This article was written by David Oikle, President, Ontario Real Estate Association

Every year, Ontario’s 85,000 REALTORS® work with tens of thousands of consumers to navigate the largest financial decision most of us will ever make -- buying or selling a home.

Every Ontario Realtor has a responsibility to serve and protect the interests of their clients as they guide them through the home buying and selling process.

That is why I was angry to see the behaviour of a small number of agents who have put profit ahead of their ethical obligations as real estate professionals. Specifically, a recent CBC Marketplace report showed examples of agents steering prospective clients based on commissions.

While the CBC Marketplace story was rife with inaccuracies and errors, including the baseless suggestion that there is a ‘standard commission’ rate in Canada, it is another highly public example of some agents engaged in unethical activity.

READ: What You Need to Know About TRREB’s New For-Profit Arm

As a full-time working Realtor, nothing upsets me more than to see the actions of a few individuals tarnish the reputation of thousands of hardworking professionals.

These kinds of cases drive governments to make knee-jerk public policy decisions that can have negative impacts on a consumer’s ability to buy, sell, and own real estate. While their commitments to increasing housing supply and providing more help for first-time buyers are commendable, the federal Liberal Party’s commitment to use the Criminal Code of Canada to ban the traditional offer process, or “blind bidding”, is an absurd overreach into provincial jurisdiction. Banning the traditional offer process won’t make housing more affordable. It will only take away a homeowner’s right to sell their property how they choose.

Professional StandardsDavid Oikle, President, Ontario Real Estate Association

While the federal government is missing the mark, Ontario is thankfully leading the way in North America with updates to real estate rules aimed at strengthening consumer protection, modernizing practices, and ensuring that those who break the rules face stronger disciplinary action.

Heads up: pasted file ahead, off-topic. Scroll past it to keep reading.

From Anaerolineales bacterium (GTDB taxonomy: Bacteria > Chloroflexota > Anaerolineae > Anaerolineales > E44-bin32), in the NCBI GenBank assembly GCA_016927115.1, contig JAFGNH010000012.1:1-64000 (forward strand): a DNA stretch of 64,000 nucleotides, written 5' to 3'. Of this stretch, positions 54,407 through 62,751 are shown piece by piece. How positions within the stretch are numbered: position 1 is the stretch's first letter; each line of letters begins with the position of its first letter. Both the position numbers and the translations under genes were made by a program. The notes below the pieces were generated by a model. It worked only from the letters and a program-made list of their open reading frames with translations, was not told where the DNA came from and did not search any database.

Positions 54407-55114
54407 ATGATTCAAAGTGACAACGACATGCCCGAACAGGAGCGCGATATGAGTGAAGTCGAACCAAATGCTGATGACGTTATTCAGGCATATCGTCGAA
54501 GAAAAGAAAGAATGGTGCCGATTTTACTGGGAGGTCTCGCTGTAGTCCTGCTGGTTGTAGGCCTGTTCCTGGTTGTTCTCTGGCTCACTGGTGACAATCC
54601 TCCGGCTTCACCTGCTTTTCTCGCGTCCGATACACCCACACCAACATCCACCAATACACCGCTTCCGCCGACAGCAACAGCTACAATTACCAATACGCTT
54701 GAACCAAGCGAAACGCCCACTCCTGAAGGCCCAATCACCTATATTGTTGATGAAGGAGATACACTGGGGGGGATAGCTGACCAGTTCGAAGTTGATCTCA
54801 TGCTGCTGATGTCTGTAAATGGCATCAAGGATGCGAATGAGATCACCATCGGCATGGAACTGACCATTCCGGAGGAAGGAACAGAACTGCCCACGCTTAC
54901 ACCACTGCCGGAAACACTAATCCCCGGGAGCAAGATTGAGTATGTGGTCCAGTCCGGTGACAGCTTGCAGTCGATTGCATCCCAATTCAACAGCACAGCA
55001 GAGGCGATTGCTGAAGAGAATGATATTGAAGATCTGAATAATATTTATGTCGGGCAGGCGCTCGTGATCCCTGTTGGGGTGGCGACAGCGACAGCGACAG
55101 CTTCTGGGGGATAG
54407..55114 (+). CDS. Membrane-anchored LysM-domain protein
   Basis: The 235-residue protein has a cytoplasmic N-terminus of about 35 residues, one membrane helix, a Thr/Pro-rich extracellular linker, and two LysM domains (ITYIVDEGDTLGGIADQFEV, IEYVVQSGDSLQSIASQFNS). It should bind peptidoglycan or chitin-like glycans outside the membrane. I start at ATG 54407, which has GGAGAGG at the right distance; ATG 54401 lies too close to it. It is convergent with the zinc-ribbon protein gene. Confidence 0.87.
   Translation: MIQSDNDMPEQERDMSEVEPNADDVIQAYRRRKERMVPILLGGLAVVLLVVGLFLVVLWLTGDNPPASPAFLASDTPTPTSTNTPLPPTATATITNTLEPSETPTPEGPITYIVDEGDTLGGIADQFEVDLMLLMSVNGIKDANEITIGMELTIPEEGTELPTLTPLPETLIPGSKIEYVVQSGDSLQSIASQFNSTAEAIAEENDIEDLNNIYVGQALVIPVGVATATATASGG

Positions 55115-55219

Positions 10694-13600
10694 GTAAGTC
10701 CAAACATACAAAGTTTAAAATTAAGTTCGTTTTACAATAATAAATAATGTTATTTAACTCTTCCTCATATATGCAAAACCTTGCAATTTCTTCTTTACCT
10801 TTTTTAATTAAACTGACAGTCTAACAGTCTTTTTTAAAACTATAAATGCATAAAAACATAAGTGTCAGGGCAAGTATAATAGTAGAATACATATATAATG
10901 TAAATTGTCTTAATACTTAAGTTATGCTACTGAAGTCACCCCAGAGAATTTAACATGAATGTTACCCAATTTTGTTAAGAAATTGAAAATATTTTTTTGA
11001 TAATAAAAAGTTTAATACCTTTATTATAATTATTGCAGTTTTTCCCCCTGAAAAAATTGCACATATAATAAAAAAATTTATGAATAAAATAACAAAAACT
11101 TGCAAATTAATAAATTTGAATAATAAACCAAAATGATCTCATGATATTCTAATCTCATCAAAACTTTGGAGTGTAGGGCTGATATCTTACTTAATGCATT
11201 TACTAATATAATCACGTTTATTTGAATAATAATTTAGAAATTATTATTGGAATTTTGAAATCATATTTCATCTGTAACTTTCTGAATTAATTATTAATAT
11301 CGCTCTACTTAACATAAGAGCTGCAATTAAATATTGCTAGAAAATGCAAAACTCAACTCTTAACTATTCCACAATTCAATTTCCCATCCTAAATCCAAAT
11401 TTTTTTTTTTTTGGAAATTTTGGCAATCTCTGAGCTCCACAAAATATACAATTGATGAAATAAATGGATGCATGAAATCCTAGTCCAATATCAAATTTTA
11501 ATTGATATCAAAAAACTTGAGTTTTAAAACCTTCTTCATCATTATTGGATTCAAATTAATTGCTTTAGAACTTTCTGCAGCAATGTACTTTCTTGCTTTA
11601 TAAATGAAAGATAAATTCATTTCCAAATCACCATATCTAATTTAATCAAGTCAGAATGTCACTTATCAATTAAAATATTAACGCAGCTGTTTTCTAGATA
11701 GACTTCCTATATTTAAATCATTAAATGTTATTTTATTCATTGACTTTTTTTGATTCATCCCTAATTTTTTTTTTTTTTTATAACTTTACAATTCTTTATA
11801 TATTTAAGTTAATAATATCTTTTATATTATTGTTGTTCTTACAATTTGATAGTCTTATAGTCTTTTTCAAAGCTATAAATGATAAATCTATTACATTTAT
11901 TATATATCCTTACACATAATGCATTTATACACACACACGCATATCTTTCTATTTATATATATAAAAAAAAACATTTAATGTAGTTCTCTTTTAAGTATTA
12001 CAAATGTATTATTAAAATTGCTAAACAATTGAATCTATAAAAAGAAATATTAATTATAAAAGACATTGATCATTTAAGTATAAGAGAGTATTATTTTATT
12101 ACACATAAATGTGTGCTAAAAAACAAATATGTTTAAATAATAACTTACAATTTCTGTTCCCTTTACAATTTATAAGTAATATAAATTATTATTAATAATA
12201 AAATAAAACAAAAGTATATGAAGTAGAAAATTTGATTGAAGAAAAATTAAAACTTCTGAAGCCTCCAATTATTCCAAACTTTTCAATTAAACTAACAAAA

The province’s review is thanks to the hard work of OREA and its Member boards who, since 2016, have led the charge for a full review and update of the Real Estate & Business Brokers Act, 2002 (“REBBA”). That work was successful, and the province passed the Trust in Real Estate Services Act, 2019 (“TRESA”) in the spring of 2020.

Currently, the government is working on Phase 2 of new TRESA regulations, and we are expecting them to come into force in 2022.

As we move through the regulation development phase, OREA’s advocacy on behalf of Realtors and the buyers and sellers they work hard for every day is focused on several key areas.

First, we want to see the Real Estate Council of Ontario’s (“RECO”) discipline process strengthened to give the regulator more powers to throw the book at those who egregiously break the rules. This work includes giving RECO’s Discipline and Appeals Committee the authority under the Act to consider proposals to revoke and suspend licenses, more clear legislative powers, and greater authority to proactively investigate those who break the rules and ensuring that all applicants with any violent criminal convictions or fraudulent convictions are denied the privilege of working in real estate, with no right of appeal.

READ: 34 Toronto Realtors Sanctioned By Humber College for Deliberate Misconduct

Second, OREA is fighting to raise the bar across the entire profession. That work started with getting personal real estate corporations (PRECs) done for the now 10,000 members who are using them to invest more in the business, hire more people, and enhance services to consumers. We’ve also pushed for continuing education requirements and specialty certification in key areas of real estate like commercial, agricultural and condominium properties. Creating a system of specialty certifications approved by RECO will raise the bar in real estate by encouraging registrants to get additional professional designations and training.

Finally, we are advocating for the tightening of exemptions under TRESA, specifically those that apply to auctioneers and lawyers. In some markets, auctioneers and lawyers have created businesses where they are arguably trading in real estate and should be required to register under REBBA. We need to ensure a level playing field and consumers should have faith in protections, no matter how they buy or sell their home -- their most expensive asset. The government listened to OREA when we called for higher standards for Realtors and home builders and it’s time to do the same for auctioneers and lawyers. Tightening up these exemptions will better protect consumers in the event of an issue with the transaction.

To date, OREA has already secured several wins on the fight to raise real estate professional standards including doubling of fines for salespeople and brokers who break the rules, eliminating the Travel Industry Council of Ontario (TICO) double registration for Members transacting vacation properties (which would have been a significant piece of red tape, forcing Realtors to register as travel agents to transact short-term rentals), winning the right to form personal real estate corporations in Ontario, and new permissions to use the term Realtor in advertising.

We have a lot more work to do, but I am pleased with the progress Ontario is making to ensure real estate consumers in our province benefit from the highest professional standards and one of the best-regulated marketplaces in North America.